"Also my wisdom remained with me" (Ecclesiastes 2:9). This, of course, could have been said only by Solomon himself, not an impersonator. All the world knew that Solomon's lustful, extravagant, selfish and inhuman reign was a total disaster, taking Solomon himself to the grave at an early age. His policies wrecked and eventually destroyed Israel; and it was his son's foolish efforts to continue those policies that terminated the united Israel almost before Solomon's body got cold in the grave. And what about all that `wisdom'? "What Solomon here called his wisdom was merely his earthly prudence."[12] We might add that there was also very little of earthly prudence in it. Certainly it had no element of the true wisdom, the beginning of which is "the fear of the Lord." But is not this book inspired by the Holy Spirit? Oh yes. The Holy Spirit here tells us exactly what Solomon said (and did), in the same manner that the Holy Spirit also tells us exactly what Satan said and did in Eden. The Divine endorsement of Solomon's shameless behavior here is certainly not to be found.

"This was my portion from all my labor" (Ecclesiastes 2:10). Yes indeed, that was Solomon's `portion,' such as it was. It reminds us of what Abraham said to the rich man as he lifted up his eyes in hell, "Son, remember that in thy lifetime thou receivedst thy good things"! (Luke 16:25).

"All was vanity and a striving after wind" (Ecclesiastes 2:11). Many another profligate playboy has tragically discovered the same truth. "The modern playboy still dreams of finding the ultimate pleasure in `recreational sex' and free love, only to find out that venereal disease and early old age and death turn his dream into a nightmare."[13]

Verse 12


"And I turned myself to behold wisdom, and madness, and folly: for what can the man do that cometh after the king? even that which hath been done long ago. Then I saw that wisdom excelleth folly, as far as light excelleth darkness. The wise man's eyes are in his head, and the fool walketh in darkness: and yet I perceived that one event happeneth to them all. Then said I in my heart, As it happeneth to the fool, so will it happen even to me; and why was I then more wise? Then said I in my heart, that this also is vanity. For of the wise man, even as of the fool, there is no remembrance forever; seeing that in the days to come all will have been long forgotten. And how doth the wise man die even as the fool! So I hated life, because the work that is wrought under the sun was grievous unto me; for all is vanity and a striving after wind."

"For what can the man do that cometh after the king?" (Ecclesiastes 2:12). Solomon meant by this that no one after him would be able to surpass his pursuit of fulfillment by his unlimited indulgence in everything that came to his mind. He had already done it all; and with the nearly limitless resources in his power, no one after him would be able to exceed the variety and extent of Solomon's extravagant and lustful indulgences.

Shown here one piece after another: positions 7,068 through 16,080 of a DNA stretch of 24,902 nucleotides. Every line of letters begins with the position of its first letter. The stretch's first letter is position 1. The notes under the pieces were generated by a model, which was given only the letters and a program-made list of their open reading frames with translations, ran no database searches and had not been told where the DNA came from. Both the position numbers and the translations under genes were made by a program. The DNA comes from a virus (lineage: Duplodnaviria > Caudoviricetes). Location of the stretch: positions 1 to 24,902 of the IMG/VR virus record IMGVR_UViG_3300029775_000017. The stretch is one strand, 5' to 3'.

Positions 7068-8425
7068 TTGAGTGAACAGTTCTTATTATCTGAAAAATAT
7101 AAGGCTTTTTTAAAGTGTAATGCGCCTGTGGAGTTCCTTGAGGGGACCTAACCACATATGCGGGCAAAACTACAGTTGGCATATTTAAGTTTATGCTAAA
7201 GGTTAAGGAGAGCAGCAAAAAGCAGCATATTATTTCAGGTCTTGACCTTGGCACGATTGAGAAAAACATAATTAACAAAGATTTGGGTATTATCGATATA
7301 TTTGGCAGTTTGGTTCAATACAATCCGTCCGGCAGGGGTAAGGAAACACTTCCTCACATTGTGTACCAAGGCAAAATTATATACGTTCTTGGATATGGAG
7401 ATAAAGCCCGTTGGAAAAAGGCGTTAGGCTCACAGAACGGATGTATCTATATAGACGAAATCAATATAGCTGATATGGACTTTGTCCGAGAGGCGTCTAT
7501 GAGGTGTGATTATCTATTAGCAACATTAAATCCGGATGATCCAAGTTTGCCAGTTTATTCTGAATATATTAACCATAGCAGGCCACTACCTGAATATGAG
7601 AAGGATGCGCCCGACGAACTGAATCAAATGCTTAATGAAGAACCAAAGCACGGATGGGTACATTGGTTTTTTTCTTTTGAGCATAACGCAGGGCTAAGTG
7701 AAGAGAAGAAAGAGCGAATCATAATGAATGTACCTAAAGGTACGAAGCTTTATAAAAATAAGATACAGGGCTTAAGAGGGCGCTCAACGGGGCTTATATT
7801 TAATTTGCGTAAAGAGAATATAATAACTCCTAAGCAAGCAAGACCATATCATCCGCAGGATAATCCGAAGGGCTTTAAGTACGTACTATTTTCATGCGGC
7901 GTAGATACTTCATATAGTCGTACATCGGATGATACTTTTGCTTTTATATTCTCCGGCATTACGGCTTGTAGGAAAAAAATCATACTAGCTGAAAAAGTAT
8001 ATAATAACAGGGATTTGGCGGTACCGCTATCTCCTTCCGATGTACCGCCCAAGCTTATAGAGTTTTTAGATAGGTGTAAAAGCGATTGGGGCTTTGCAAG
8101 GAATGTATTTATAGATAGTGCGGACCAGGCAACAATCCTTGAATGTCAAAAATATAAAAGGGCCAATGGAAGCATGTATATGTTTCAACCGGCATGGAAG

"Solomon had already concluded that seeking happiness through worldly wisdom was `striving after the wind,' and that in much wisdom there is much grief (Ecclesiastes 1:17-18), yet he makes it clear here that he considers wisdom much better than folly and ignorance."[14] This is true because the wise man can see where he is going, and the fool cannot.

"Why was I then more wise" (Ecclesiastes 2:15). Since death comes alike to fool and wise man, why should a wise man be considered any smarter than a fool? "Solomon reached this conclusion while alienated from God and while seeking answers through purely worldly wisdom. The Holy Spirit gives us a true record of what he said, but does not guarantee the correctness of his conclusion (which was totally in error)."[15]

"For the wise man ... as of the fool, there is no remembrance forever." (Ecclesiastes 2:16). Here again is a statement that no impersonator, writing centuries after Solomon's death, could have been stupid enough to write. Therefore, these words are Solomon's, not those of an impersonator. If the alleged impersonator ever lived, as claimed, centuries after Solomon's death, he would certainly have been aware that Solomon, the wise king, had not only been gloriously remembered for half a millennium, but that Israel would indeed never forget him. How then could an impersonator have put a falsehood like this in Solomon's mouth? It is NOT an adequate explanation, as suggested by Kidner: "There is a lack here in Qoheleth's honesty."[16] NO! Solomon himself is the author here; and, in his state of satiety and despair, he simply feared that subsequent generations would forget all about him.

Thus, for the first time in Ecclesiastes, the terrible fact of man's mortality terminates Solomon's quest for happiness by worldly indulgence, rather than by service of God. The shocker to the sinful, lustful mind of Solomon was the thought of Death, the great Leveler, "Of wise men and fools, the good and the bad, the saints and the sinners,"[17] the sheep and the goats, the rich and the poor, the mighty and the obscure - name any contrasting pair that comes to mind. Death levels all in that universal cemetery, "Where wronged and wrong-doer alike, with meekened face and cold hands folded o'er a still heart pass the green threshold of our common grave, whither all footsteps tend, whence none depart."[18]

Let every unbelieving infidel on earth get the message here. If he has a tenth of the wisdom of Solomon, he also will appraise the situation just like Solomon. "I hate life." This, of course, is true, only for that person whose mind is set on this life alone and who has decided to walk without God.

"So I hated life" (Ecclesiastes 2:17). "How many infidels and hedonists have there been who have wished that they had never been born; and how many of the thousands of suicides every year are the result of a life lived without God, and which they have found to be grievous, empty, painful and profitless"?[19]

Verse 18